Jerrie Cobb was one of the Mercury 13, and perhaps the most accomplished of those 13 women who strove to become astronauts during the early 1960s. (13 women took the same tests as the male astronaut candidates did - over the course of many months, however, not all at once - and several of them scored better than the men did. But when the rules were changed so that only jet pilots could become astronauts, the women were left out in the cold.)
The movie is in the works, but appears to cover the entire Mercury 13 program, with the emphasis on Jerrie Cobb's story. (The women did not arrive to be tested as a group, as the men did.)
A sample post from the Almost Mercury blog:
Posted on September 1, 2010 by Mary
Some say that casting is where the movie is really made, practically 100%. And in the lead role especially. Now as a director who slaves over every choice of color palette in the production design thru color timing of the final not to mention a million other tiny details I like to think a little more goes into it… but in some ways those who say this are right. Finding the right actress for a lead is as central as the script, the idea, who is directing, really there is no more important moment.
Some directors might choose to not blog or share anything about a casting process because there is such a fear or concern about doing/saying the wrong thing. I guess I think differently and I like to hope that the more I share of myself and my process the better chance the right people will read and see who I am, how I approach things and the right people will gravitate to this film. “Right” meaning like minded collaborators, people with a passion for the work and people who either think similarly or are a good compliment to our approach. Also knowing what a closed field film at the higher levels is, I think many budding filmmakers can learn from this process.
Sometimes you long for the old days starting out in theater or short films when you just picked up the phone, had a great idea and called actor friends you know and they looked to see if they liked your idea and were free and viola, instant casting! Everybody was so excited! I have to wonder if at the highest level with very well known directors and actors who all know each other this may still happen again. But with high powered careers and money in play and cosmetic contracts and comic book characters that pay many millions and establish franchises that support oodles of people this model sort of falls by the wayside. Instead actors may have a lot to lose picking the “wrong” project, either in time, money or momentum. Similarly a film must consider not just who seems to be the very best actor but also who is “bankable” and who can lead the film into good financial support.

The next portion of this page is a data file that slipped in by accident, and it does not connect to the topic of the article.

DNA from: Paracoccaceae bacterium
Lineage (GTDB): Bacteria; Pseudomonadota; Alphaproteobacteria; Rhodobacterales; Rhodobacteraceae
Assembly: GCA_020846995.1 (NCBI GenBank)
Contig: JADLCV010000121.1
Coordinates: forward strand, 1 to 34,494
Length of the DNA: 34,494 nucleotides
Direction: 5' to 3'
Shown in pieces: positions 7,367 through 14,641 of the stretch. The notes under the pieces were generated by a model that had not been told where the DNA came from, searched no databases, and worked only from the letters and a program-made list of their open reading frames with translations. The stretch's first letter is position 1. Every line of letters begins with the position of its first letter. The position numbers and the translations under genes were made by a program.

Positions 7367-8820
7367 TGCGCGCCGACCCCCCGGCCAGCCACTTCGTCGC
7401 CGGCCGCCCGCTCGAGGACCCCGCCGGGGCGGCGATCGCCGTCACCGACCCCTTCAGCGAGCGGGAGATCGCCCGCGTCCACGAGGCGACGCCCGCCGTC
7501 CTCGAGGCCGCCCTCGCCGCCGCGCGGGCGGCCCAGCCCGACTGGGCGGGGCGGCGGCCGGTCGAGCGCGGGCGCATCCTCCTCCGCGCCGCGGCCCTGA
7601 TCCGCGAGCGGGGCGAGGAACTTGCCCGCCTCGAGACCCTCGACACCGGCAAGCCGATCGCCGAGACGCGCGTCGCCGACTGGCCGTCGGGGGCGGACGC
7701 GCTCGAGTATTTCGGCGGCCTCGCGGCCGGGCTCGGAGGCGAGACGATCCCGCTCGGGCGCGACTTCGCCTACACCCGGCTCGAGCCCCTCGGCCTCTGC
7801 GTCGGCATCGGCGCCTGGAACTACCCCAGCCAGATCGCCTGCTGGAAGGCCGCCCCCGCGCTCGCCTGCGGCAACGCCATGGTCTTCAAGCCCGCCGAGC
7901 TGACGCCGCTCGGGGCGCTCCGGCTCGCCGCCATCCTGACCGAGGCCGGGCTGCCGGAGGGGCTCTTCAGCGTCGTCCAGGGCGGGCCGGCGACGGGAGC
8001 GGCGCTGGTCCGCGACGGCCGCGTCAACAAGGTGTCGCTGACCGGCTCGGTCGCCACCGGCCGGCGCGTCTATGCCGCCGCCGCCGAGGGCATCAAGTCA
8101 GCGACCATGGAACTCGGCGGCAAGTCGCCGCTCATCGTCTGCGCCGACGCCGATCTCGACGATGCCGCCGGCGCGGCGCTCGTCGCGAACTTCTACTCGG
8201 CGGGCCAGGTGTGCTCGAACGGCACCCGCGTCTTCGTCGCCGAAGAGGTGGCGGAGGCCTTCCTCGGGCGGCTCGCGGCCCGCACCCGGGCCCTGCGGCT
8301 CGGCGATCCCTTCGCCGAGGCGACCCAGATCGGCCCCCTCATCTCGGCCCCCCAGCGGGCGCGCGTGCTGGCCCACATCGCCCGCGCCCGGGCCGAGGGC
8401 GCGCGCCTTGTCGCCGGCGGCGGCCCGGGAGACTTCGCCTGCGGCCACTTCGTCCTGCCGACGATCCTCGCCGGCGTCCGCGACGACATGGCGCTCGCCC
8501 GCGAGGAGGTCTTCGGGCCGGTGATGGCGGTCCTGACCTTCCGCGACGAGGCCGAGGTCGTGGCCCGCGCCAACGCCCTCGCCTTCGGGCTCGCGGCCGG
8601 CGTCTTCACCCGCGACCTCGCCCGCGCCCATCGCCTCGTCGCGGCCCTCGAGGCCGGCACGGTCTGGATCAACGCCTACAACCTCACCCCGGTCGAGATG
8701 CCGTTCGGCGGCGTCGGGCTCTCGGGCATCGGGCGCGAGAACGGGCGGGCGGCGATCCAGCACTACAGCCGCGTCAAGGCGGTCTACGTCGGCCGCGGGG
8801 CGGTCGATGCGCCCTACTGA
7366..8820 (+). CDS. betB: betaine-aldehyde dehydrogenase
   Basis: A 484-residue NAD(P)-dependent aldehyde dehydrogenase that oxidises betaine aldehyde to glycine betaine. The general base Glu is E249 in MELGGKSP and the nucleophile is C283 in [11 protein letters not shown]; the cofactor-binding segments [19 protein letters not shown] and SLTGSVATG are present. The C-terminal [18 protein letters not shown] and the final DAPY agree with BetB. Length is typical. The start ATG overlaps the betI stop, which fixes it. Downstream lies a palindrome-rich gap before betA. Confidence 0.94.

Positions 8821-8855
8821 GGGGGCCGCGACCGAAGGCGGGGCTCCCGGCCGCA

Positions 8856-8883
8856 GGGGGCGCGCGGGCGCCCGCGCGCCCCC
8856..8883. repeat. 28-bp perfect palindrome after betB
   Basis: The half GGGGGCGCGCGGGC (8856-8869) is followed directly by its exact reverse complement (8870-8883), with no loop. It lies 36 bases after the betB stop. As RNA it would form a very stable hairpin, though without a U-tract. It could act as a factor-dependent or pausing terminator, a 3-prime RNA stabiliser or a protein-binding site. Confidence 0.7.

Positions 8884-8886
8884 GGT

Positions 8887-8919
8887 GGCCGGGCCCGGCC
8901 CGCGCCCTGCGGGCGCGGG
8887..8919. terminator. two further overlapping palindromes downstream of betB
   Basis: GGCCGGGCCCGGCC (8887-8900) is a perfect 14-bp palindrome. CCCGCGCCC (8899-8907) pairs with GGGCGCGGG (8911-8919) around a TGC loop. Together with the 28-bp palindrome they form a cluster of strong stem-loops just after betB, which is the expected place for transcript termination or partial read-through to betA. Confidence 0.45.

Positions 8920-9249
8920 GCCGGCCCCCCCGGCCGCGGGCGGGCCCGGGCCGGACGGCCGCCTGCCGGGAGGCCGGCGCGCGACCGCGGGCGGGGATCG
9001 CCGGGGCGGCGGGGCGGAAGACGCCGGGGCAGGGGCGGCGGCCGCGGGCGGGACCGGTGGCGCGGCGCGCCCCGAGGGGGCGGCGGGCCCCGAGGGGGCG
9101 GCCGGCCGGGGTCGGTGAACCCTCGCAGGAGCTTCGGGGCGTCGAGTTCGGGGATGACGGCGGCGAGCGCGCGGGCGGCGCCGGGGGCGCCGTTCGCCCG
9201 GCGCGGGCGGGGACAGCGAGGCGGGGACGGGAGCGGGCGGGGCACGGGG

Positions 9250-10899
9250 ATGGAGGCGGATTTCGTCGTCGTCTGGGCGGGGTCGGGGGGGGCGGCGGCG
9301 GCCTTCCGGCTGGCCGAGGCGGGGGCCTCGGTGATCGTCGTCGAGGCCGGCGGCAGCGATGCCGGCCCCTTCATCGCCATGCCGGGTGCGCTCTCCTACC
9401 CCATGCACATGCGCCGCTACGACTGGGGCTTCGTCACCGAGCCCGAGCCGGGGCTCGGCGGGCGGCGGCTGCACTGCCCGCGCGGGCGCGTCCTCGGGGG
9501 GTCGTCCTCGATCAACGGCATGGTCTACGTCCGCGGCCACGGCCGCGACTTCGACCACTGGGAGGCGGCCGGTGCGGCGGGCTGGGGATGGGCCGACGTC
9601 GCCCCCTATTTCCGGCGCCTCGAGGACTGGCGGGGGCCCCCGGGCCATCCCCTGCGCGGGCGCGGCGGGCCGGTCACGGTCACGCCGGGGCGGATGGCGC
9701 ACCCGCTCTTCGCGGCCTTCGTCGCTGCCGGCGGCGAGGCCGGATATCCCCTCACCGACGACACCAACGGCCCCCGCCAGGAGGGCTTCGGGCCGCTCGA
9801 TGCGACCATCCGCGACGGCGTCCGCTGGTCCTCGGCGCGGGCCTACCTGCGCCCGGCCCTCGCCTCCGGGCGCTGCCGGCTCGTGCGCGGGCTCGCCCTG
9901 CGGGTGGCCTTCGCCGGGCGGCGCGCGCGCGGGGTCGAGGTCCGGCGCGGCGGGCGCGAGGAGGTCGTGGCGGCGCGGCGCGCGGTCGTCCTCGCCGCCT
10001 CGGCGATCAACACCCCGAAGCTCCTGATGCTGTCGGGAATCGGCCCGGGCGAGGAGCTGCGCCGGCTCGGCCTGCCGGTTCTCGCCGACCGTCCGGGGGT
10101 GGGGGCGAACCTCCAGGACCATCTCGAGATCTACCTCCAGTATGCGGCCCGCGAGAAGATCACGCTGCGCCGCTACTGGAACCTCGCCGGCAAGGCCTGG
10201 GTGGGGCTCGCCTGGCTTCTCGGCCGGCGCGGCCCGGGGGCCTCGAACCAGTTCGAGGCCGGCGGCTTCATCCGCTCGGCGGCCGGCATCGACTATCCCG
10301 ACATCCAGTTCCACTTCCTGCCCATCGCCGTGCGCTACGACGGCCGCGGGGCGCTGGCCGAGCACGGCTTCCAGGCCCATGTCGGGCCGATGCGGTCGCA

While I understand and navigate those concerns, gosh darn, I just can’t help but secretly hope that at it’s essence it still really is just and artist to artist response… that a screenplay is read and evaluated at the other end and finally reaches a person who loves film, wants to make meaningful films and know in their soul when they read a part they would be perfect for and want to give that effort their all.
Of course if I am hoping for this on the other end of this equation I must myself provide the complimentary part of this equation… take on projects I am deeply committed to, listen to financial concerns but know when to move in instinct and convictions. And at heart to take cues from the material and story itself… because Jerrie Cobb lived her life with a certain integrity.
Finding Jerrie… a complicated dance that at it’s essence might really be so simple. May these next weeks and months lead us to just the right person for this role.
The "Mercury 13"
Geraldyn "Jerrie" Cobb
Jan & Marion Dietrich
Gene Nora Stumbough Jessen
Sarah Lee Gorelick Ratley
Bernice "Bea" Steadman
Geraldine "Jerri" Sloan Truhill
Rhea Allison Woltman